Pros and Cons of Abortion, Obesity as a Disease, and Prescription Drug Ads Debated at ProCon.org

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Source: Wake Forest University, “Student Health Service,” www.shs.wfu.edu (accessed June 11, 2014)

ProCon.org, America’s largest provider of free pro and con research on controversial issues, has updated and expanded its information on the controversial health topics of abortion, obesity, and prescription drug advertising to consumers.

These three health topics explore the core questions: “Should abortion be legal?,” “Is obesity a disease?,” and “Should prescription drugs be advertised directly to consumers?

Should abortion be legal?

ProCon.org researchers have presented an extensive background, 30 pro and con arguments (citing 150+ sources), and 31 quotes from authoritative sources including the United Church of Christ (pro), the Republican Party (con), the Democratic Party (pro), and the National Association of Evangelicals (con). The project also features views on abortion from the 10 largest Christian denominations and five largest non-Christian religious groups.

Did You Know?

  • From Roe v. Wade in 1973 through 2011, nearly 53 million legal abortions were performed in the United States – an average of about 1.4 million abortions per year. At 2008 abortion rates, three in ten US women will have an abortion before age 45.
  • Although the Catholic and Lutheran churches oppose abortion, more of their members believe abortion should be legal in all or most cases versus illegal in all or most cases (51% vs. 45%, Lutheran; 48% vs. 45%, Catholic).
  • A woman’s risk of dying from having an abortion is 0.6 in 100,000, while the risk of dying from giving birth is around 14 times higher (8.8 in 100,000). The mortality rate of a colonoscopy is more than 40 times greater than that of an abortion.
  • 8.5% of abortions reported to the Centers for Disease Control and Prevention in 2010 were undergone by women who had three or more previous abortions.
  • More US state abortion restrictions were enacted between 2011 and 2013 (205 in total) than were adopted during the whole previous decade (189).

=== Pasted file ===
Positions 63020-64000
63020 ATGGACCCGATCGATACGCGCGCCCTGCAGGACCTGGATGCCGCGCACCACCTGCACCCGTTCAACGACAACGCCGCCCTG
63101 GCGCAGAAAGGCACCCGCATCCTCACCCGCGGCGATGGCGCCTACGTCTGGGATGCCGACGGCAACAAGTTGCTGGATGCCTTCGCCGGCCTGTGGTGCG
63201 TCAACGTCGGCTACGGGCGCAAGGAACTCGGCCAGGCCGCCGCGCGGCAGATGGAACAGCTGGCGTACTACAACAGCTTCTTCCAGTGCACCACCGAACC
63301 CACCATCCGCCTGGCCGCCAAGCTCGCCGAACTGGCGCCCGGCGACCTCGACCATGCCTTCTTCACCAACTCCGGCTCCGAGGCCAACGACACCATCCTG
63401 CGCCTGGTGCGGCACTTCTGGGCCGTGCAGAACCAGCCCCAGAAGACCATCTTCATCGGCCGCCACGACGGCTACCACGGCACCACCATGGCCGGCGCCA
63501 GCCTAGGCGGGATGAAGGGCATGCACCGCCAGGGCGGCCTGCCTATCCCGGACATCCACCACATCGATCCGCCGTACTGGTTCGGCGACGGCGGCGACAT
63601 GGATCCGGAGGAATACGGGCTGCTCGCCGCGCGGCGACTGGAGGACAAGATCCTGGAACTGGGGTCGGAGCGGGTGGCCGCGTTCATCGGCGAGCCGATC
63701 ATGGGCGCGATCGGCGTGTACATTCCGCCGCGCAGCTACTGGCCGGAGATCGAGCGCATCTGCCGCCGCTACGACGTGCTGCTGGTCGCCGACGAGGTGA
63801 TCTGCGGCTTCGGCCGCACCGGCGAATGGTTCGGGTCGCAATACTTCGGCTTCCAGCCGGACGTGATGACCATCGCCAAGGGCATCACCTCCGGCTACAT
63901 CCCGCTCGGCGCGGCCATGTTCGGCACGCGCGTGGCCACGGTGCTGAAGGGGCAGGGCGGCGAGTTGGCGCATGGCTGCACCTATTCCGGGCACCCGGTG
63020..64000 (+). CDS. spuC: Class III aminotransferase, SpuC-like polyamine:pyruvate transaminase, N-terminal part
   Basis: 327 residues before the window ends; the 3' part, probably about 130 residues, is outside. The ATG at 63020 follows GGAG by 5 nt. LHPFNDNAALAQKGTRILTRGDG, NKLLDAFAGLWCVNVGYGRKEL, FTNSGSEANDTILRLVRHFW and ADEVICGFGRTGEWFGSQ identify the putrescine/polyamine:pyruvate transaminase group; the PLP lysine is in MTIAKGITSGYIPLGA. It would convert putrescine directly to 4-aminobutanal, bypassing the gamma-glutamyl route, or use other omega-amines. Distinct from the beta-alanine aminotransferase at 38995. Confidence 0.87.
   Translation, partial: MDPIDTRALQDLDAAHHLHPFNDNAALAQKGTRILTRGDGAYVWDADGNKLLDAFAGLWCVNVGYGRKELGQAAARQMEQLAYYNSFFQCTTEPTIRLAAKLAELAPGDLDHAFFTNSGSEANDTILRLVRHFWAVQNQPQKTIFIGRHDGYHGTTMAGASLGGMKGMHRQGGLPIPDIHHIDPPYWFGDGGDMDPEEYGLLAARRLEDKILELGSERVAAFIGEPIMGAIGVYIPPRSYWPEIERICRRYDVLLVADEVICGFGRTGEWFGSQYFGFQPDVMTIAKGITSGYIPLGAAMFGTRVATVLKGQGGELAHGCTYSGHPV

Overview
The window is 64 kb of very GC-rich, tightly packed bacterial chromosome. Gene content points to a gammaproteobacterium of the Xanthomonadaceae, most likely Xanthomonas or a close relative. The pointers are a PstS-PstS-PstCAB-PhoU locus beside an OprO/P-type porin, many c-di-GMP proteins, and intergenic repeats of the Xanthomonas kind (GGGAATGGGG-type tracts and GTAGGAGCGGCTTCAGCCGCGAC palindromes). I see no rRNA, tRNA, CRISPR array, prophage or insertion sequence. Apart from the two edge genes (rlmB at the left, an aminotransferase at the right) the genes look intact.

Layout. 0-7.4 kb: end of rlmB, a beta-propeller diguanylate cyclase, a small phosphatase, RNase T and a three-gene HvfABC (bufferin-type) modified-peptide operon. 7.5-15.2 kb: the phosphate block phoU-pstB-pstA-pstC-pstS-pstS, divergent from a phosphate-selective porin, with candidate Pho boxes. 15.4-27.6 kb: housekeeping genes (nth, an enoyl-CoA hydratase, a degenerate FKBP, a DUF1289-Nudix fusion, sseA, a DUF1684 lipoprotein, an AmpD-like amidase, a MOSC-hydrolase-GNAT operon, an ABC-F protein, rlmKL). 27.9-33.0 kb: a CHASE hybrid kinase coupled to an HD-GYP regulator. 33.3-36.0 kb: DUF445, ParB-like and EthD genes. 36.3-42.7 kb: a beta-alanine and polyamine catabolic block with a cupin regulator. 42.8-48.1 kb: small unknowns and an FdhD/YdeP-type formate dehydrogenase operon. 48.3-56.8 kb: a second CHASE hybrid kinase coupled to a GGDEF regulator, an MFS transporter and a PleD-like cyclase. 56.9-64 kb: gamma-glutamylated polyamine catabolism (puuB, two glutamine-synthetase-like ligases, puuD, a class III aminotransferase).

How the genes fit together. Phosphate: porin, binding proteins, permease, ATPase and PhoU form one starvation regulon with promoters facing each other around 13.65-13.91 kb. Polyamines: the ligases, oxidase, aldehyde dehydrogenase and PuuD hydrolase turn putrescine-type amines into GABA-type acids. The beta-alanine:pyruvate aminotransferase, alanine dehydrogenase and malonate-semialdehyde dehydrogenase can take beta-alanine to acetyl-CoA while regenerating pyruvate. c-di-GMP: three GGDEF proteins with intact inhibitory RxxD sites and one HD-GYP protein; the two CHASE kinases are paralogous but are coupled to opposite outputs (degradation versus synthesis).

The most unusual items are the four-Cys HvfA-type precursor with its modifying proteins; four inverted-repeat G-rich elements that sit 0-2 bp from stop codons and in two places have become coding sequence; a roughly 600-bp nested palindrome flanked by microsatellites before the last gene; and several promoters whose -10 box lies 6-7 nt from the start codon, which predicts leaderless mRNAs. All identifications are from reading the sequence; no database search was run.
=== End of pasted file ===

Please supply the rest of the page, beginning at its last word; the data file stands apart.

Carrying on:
Is obesity a disease?

Like all ProCon.org websites, this one includes a background and “did you know?” facts. The obesity website also features 11 pro and con arguments (citing 90+ sources), and 22 quotes from sources including the American Medical Association (pro), David Katz, Editor-in-Chief of Childhood Obesity (con), World Health Organization (pro), and Dr. Andrew Weil (con). The project also includes a visualization of CDC-recommended portion sizes, a global comparison of obesity levels, and a listing of 15 noteworthy anti-obesity drugs.

Did You Know?

  • In 2013 the United States was the second most obese industrialized nation with 31.8% of Americans falling into the obese category. Mexico was first at 32.8%.
  • In Nov. 2013, the US Surgeon General reported an estimated 300,000 deaths per year may be attributed to obesity. Obesity was the third leading cause of death in 2009, after high blood pressure and smoking.
  • Men burned 142 fewer calories daily and weighed 32.8 pounds more in 2003-2006 than in 1960-1962, while women burned 124 fewer calories daily and weighed 25.13 pounds more in 2003-2006 than in 1960-1962.
  • Obesity and obesity-related health conditions cost an estimated 10% of annual medical spending in the United States, totaling $147 billion in 2008.
  • In 1994 all US states had obesity rates at 19% or lower. By 2010, no state reported an obesity rate under 19%. By 2013, 11 states had obesity rates over 30%.

Should prescription drugs be advertised directly to consumers?

ProCon.org presents 15 pro and con arguments and 27 quotes from experts including the Pharmaceutical Research and Manufacturers of America (pro), the American College of Physicians (con), the American Advertising Federation (pro), and the World Health Organization (con). The prescription drug ads website also contains a gallery of drug ads from the 1800s to the present, a description of 35 prescription drugs pulled from the market, and a chart showing the number of articles written about prescription drug advertising to consumers from 1983 (one) to 2005 (45) to 2013 (24).

Did You Know?

  • Bayer Pharmaceuticals sold heroin as an over-the-counter remedy for coughs in the early 1900s.
  • The US Food and Drug Administration did not begin to regulate prescription drug advertisements until Oct. 10, 1962 with the passage of the Kefauver Harris Amendments.
  • Every $1.00 spent advertising prescription drugs is estimated to increase their retail sales by $4.20.
  • The United States and New Zealand are the only two countries where direct-to-consumer (DTC) advertising of prescription drugs is legal.
  • As of May 2011, the average number of prescriptions for new drugs with DTC advertising is nine times greater than prescriptions for new drugs without DTC ads.

ProCon.org President and Managing Editor, Kamy Akhavan, commented: “For educators, students, journalists, and the rest of us who want to better understand important social issues without all the bias, inaccuracy, and spin that is too often part of the media, ProCon.org provides free nonpartisan research on 50 controversial issues to help us all make more informed decisions.”